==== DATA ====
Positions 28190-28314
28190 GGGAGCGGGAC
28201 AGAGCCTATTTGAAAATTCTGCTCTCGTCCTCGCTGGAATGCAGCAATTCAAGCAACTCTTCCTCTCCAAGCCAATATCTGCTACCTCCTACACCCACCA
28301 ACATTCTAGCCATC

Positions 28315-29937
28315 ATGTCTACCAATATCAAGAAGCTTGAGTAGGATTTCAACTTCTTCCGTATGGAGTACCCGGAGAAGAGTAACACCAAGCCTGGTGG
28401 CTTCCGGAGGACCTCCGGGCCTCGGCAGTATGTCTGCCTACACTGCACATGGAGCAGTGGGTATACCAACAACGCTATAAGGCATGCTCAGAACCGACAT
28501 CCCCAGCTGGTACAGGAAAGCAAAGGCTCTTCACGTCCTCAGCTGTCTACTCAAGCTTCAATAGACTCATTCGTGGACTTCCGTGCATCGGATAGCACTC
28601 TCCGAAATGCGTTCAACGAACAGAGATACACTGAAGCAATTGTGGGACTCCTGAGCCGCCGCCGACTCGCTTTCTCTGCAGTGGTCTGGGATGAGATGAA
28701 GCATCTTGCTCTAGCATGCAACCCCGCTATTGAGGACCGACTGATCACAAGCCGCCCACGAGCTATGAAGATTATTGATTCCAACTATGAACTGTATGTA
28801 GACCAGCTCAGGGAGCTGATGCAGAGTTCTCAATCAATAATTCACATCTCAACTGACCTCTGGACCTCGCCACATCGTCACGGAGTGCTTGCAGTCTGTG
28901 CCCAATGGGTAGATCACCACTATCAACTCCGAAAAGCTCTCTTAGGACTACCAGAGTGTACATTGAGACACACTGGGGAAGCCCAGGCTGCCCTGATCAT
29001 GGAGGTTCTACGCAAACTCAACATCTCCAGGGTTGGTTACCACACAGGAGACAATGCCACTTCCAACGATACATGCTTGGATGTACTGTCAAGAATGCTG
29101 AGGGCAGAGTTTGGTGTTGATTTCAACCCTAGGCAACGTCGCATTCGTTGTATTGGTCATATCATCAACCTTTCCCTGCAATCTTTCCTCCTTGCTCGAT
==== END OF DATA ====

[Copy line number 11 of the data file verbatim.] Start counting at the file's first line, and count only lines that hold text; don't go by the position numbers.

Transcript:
28801 GACCAGCTCAGGGAGCTGATGCAGAGTTCTCAATCAATAATTCACATCTCAACTGACCTCTGGACCTCGCCACATCGTCACGGAGTGCTTGCAGTCTGTG